Striving for healthy living
Professor Yuguo Li, Chair Professor (Building Environment) of Department of Mechanical Engineering, HKU
Overseeing the research cluster on health under the Faculty of Engineering – one of the three strategic research areas supported by the faculty – Professor Yuguo Li works closely with the government to reduce the chances of vertical transmissions of virus in the numerous tall buildings in this densely-populated city.
He has warned of the drainage stacks in high-rises as aerosol factories, potential culprits of transmission of infection, probably not limited to SARS and SARS-CoV-2. In collaboration with the Environmental Protection Department (EPD), a team led by Professor Li had conducted field measurements in some of the infection venues and explore the transmission mechanisms. Professor Li strongly believes that the more than a dozen vertical transmission cases that occurred prior to the fifth wave of the Covid19 pandemic had to do with a chimney effect related to the buildings’ drainage systems, or poorly ventilated drainage pipes. The vertical outbreaks have very likely become very common during the fifth wave.
His research highlights the importance of regular drainage sewerage surveillance. “The pandemic has exposed some of the weaknesses of our building design,” said the Chair Professor (Building Environment) in Mechanical Engineering and Director of the Edge of the Faculty. “As we have seen, that had led to an explosion in the number of cases in the fifth wave. I hope that convinces the community that there is a need for repair, redesign or new systems to be put in place. I think there is very strong evidence for that at the moment.”
The spread of aerosols
Drainage pipes can be infected with the fact that human saliva, excretions are discharged into the pipes, which are then connected to a vertical stack in a high-rise, before being channeled to the public drain on the ground. “During the process, the waste water would have a complex hydro dynamic interaction with the pipes, and droplets are formed. So when the water leaves due to gravity, the fine aerosols stay in the pipe and in between the discharge there are moments where there's no water discharge in the pipe, and those little droplets stay. But we have unfortunately ignored this aspect. The air in those pipes still moves due to the chimney effect and other forces,” Professor Li explains. “Height is a big factor. It can produce a stronger stack effect. Aerosols could thus be leaked into the environment.”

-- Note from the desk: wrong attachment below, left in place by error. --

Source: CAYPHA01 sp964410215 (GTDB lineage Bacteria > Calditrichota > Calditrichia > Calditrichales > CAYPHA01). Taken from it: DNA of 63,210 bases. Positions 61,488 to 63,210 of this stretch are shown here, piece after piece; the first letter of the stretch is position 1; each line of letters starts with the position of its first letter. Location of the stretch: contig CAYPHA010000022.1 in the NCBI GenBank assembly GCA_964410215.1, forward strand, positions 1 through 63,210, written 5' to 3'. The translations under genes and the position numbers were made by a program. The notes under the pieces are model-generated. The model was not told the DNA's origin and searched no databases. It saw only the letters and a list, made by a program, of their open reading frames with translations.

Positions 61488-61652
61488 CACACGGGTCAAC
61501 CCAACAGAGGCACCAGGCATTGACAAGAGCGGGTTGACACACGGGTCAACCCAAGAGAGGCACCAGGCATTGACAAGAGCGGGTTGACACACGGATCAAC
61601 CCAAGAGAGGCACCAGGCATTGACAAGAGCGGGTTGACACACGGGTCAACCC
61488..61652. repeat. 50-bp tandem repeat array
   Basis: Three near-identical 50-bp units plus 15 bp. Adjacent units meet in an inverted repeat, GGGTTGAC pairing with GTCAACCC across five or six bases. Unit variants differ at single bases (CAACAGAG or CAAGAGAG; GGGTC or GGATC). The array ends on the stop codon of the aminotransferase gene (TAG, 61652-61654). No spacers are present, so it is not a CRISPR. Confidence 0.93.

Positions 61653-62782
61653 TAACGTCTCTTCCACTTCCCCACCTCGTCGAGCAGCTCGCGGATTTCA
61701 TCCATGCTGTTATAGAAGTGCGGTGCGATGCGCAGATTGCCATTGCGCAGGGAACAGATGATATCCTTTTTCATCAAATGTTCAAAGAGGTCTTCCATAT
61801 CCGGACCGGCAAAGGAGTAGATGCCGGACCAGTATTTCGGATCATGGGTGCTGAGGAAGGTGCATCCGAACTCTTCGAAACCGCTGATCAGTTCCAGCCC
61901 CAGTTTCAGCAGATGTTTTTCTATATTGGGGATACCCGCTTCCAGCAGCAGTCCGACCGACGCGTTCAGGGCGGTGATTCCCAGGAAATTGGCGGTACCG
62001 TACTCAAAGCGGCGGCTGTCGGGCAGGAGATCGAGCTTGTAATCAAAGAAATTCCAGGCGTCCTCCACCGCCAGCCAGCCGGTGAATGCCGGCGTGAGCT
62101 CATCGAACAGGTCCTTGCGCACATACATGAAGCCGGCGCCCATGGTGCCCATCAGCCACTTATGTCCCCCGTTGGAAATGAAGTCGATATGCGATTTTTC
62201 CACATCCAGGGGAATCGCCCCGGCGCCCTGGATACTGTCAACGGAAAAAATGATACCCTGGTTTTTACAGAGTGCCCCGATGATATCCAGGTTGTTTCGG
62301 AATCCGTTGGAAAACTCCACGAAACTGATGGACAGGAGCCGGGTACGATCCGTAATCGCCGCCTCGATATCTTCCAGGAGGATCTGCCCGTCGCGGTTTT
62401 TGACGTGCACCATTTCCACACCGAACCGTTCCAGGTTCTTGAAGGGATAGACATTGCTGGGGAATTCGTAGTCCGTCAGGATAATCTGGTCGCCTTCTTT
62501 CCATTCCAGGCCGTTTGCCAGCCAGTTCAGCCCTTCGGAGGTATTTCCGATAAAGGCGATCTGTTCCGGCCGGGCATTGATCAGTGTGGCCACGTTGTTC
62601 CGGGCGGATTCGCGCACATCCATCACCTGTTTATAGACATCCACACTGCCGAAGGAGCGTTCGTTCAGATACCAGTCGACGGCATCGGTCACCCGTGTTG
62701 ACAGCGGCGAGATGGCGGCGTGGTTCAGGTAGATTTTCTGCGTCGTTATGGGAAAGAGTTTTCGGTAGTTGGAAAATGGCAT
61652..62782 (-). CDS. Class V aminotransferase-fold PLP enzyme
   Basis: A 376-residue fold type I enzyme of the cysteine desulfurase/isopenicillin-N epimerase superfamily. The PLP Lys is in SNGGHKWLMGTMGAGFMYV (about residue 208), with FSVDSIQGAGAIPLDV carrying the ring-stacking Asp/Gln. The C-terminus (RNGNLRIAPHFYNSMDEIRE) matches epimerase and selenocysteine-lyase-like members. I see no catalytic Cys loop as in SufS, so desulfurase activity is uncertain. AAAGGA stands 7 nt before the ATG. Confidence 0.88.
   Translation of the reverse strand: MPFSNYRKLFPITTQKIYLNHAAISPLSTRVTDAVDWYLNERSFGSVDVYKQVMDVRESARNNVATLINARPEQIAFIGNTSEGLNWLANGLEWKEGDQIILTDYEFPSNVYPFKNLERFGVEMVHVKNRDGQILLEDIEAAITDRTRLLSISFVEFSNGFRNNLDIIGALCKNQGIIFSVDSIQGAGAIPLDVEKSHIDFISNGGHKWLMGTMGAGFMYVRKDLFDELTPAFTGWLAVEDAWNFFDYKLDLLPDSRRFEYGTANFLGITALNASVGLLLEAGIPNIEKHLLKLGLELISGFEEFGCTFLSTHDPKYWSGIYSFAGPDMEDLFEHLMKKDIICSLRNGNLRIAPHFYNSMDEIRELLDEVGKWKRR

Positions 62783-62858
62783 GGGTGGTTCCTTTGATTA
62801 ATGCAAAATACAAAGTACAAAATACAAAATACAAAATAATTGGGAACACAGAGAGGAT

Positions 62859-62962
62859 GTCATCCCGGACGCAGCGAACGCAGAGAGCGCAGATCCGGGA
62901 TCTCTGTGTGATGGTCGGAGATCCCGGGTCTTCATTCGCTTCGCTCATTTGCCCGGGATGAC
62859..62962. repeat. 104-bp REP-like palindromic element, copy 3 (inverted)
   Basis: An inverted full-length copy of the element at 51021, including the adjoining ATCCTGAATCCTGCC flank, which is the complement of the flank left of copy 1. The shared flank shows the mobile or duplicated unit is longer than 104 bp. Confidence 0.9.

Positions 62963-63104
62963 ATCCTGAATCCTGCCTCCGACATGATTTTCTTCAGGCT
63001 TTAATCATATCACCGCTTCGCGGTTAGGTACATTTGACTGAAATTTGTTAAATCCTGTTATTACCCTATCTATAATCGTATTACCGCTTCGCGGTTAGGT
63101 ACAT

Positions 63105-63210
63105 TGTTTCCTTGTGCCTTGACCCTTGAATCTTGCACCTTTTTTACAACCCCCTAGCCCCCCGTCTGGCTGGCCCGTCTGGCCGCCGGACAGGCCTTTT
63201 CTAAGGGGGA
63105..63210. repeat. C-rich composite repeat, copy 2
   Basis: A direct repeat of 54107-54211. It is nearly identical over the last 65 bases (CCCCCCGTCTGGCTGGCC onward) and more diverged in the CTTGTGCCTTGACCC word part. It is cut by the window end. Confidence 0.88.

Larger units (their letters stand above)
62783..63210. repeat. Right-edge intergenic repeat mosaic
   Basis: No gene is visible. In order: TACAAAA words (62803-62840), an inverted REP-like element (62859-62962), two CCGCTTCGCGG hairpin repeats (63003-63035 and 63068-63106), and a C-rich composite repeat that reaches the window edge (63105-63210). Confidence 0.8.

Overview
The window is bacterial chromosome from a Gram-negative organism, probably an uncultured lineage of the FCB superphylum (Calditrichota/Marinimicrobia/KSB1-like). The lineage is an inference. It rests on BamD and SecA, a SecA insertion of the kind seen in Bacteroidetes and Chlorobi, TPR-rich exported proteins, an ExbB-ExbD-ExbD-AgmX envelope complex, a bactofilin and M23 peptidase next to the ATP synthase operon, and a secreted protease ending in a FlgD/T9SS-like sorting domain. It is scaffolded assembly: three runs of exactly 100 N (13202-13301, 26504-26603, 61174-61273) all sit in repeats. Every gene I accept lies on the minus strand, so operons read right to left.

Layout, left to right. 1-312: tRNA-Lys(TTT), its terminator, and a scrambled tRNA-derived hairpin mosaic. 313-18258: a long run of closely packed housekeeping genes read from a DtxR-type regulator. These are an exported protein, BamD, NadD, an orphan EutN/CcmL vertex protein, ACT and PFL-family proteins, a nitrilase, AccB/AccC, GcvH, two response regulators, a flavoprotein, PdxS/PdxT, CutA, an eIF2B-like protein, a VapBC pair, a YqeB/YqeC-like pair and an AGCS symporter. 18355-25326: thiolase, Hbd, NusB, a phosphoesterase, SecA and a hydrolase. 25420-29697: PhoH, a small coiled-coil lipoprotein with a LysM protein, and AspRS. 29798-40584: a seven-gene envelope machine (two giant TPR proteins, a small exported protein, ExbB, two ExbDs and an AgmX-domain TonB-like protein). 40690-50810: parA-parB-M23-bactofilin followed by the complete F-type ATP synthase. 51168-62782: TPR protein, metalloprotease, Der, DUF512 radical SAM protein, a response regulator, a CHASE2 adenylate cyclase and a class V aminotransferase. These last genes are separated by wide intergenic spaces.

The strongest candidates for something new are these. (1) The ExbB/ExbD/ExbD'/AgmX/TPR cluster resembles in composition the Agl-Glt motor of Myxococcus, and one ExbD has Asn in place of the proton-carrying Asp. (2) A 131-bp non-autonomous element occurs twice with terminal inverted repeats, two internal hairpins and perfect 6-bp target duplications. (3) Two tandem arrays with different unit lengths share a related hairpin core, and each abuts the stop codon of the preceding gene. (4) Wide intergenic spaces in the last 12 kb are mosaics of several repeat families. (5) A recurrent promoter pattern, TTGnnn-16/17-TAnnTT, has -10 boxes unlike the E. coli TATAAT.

He suggested that a comprehensive study should be conducted to look into the causes of the Omicron onslaught in the fifth wave, and also research be undertaken on what constitutes feasible healthy building design. That will also require multi-disciplinary discussions, for example between engineers and architects.
As a comprehensive university, HKU provides the academic resources and ideal environment for multi-disciplinary ventures, finding answers to problems through joint collaborations. The co-existence of the Medical Faculty and the Engineering Faculty, both among the founding faculties of the university and with a rich tradition in research and application, gives Professor Li much confidence in spearheading advanced, fruitful research.
Wide applications of engineering knowledge
Through joint research, traditional engineering disciplines, such as mechanical engineering, can be applied in various areas, serving various purposes rather than being limited to for example construction alone. Professor Li is hopeful about future breakthroughs in the medical field, or public health, through the development of new engineering skills and technology.
“For example through biomedical engineering, we can get into all aspects of health, by using data, artificial intelligence to track, and discover drugs, or develop new technologies for all kinds of detection of health issues.”